UK - The average asset allocation for pension funds in the UK is 61.1% equities and 28.3% fixed income, according to the new ‘Purple Book' of pensions data from the regulator and the Pension Protection Fund.
The Pensions Regulator and the PPF have combined to produce a 95-page overview of risk in the defined benefit pension fund sector called the Pensions Universe Risk Profile - Purple for short. The study is based on data from 5,800 schemes and covers around 85% of liabilities.
It shows the average allocation is now just over 60% to equity and almost 30% to bonds - with property accounting for 4.3%, other 3.1% and cash 2.3%.
"Taking the sample as a whole, by far the largest proportion ins in equities (61.1%) followed by gilts and fixed interest (28.3%)," it says.
It adds: "The proportion held in gilts and fixed interest increases as scheme maturity increases. The proportion of gilts and fixed interest also increases, to a lesser extent, as scheme size and funding level rises."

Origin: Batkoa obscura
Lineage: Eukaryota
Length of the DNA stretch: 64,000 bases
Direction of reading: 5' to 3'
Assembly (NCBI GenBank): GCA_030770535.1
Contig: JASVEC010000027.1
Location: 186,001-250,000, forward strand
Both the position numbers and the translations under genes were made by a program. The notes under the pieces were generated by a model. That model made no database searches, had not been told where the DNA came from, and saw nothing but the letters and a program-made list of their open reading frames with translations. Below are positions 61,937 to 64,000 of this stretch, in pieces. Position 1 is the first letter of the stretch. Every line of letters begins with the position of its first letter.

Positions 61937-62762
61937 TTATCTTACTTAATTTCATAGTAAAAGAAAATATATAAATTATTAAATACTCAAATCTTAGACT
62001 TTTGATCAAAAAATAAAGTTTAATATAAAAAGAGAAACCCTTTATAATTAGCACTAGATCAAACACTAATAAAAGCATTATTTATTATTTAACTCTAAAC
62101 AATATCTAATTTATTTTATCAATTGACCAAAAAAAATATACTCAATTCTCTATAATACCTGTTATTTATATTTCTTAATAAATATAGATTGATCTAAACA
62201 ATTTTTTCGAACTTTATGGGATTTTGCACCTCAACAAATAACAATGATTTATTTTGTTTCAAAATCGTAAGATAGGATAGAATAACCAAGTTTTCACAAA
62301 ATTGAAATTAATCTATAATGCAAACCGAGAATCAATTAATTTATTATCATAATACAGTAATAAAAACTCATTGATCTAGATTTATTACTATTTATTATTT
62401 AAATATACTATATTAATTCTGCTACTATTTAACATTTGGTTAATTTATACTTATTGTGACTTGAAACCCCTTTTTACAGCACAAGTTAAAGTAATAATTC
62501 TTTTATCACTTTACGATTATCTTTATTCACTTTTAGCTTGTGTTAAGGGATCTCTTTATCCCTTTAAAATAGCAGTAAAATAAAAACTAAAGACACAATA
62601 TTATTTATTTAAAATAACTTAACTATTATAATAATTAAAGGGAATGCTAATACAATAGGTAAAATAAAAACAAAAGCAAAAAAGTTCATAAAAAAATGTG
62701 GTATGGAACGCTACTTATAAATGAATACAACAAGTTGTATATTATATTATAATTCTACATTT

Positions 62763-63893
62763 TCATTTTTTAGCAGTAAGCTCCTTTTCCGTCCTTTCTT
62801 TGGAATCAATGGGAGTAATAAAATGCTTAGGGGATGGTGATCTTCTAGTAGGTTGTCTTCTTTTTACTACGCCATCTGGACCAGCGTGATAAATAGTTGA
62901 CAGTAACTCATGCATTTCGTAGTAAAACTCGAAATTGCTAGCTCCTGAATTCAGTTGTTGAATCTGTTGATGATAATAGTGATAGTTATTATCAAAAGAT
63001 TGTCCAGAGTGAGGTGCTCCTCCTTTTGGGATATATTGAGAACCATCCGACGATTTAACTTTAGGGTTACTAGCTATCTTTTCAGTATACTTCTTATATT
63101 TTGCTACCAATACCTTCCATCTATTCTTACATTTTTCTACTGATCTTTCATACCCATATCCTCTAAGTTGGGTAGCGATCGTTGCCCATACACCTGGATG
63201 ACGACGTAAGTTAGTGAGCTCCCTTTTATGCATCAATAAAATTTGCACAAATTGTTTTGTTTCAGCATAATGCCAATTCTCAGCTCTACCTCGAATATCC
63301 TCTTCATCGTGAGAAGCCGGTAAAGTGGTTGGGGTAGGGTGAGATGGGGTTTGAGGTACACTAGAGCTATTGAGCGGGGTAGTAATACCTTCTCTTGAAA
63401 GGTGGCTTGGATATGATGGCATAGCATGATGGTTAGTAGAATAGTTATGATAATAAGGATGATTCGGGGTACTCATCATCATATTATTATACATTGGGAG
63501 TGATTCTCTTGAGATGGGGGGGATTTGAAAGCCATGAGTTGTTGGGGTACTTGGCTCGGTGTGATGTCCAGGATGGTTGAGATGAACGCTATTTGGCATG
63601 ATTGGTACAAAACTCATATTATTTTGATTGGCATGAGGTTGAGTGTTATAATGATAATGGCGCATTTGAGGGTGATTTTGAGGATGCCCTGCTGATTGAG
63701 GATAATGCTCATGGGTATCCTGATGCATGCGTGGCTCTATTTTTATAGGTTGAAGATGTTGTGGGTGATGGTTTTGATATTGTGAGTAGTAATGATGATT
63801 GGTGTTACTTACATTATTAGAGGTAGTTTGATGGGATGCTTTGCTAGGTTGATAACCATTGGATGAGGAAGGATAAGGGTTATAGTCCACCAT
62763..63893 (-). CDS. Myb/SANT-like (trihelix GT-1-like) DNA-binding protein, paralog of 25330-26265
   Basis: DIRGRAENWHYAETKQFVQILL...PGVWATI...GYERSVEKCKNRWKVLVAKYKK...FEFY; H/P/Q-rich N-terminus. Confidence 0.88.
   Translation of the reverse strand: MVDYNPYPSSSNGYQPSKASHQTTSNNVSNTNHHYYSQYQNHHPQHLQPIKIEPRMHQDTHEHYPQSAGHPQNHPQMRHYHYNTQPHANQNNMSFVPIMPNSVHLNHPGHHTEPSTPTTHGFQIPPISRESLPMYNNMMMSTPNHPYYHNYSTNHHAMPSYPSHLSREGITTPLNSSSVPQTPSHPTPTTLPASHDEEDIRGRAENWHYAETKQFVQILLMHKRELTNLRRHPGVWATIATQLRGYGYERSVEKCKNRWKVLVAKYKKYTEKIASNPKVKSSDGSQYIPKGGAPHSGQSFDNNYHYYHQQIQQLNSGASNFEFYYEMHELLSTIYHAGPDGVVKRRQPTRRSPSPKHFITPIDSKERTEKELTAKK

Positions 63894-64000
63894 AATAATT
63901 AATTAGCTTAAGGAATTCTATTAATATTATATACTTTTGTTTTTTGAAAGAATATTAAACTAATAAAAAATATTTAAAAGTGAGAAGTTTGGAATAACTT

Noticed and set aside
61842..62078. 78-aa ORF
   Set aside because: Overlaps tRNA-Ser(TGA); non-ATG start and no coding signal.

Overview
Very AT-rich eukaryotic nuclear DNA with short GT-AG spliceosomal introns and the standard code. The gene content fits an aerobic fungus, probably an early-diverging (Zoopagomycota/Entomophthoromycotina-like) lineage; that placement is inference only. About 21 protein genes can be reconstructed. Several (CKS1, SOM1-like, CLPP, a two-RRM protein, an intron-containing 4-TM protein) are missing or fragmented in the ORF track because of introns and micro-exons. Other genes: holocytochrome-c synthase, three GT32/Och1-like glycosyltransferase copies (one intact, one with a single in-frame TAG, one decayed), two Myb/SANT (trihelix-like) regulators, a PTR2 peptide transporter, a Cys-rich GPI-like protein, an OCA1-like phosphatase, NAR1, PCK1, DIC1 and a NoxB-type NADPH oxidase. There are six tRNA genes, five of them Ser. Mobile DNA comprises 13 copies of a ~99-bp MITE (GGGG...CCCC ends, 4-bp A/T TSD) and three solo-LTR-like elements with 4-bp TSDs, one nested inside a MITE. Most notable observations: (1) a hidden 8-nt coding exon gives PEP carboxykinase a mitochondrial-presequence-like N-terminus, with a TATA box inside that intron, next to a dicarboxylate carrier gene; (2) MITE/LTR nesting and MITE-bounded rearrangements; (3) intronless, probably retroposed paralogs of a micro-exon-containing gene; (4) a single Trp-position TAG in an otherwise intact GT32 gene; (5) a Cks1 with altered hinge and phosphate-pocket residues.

The two bodies also find that roughly 6% do not have any equities in their portfolio of all while a quarter have an allocation to the asset class of 80-90%. More than 55% of schemes have more than 65% of their portfolios in equities. Seven percent of funds have not assets in fixed income,
The book did not provide concrete data on the move to liability-driven investing or how schemes use derivatives.
David Norgrove, the chairman of the Pensions Regulator, explained there was Bank of England data on market activity but not on the end buyer.
He told a press briefing: "No doubt there's been a very sharp surge in LDI/swaps, but there's no data."
PPF chairman Lawrence Churchill said the Purple book would go some way to filling the "data vacuum" for DB schemes.
"Is the DB glass half full or half empty?" he asked. "It's not as empty as you might have thought."
The report will be published annually to enable the regulator, PPF and importantly, employers and scheme trustees, to track changes in risk over a period of time.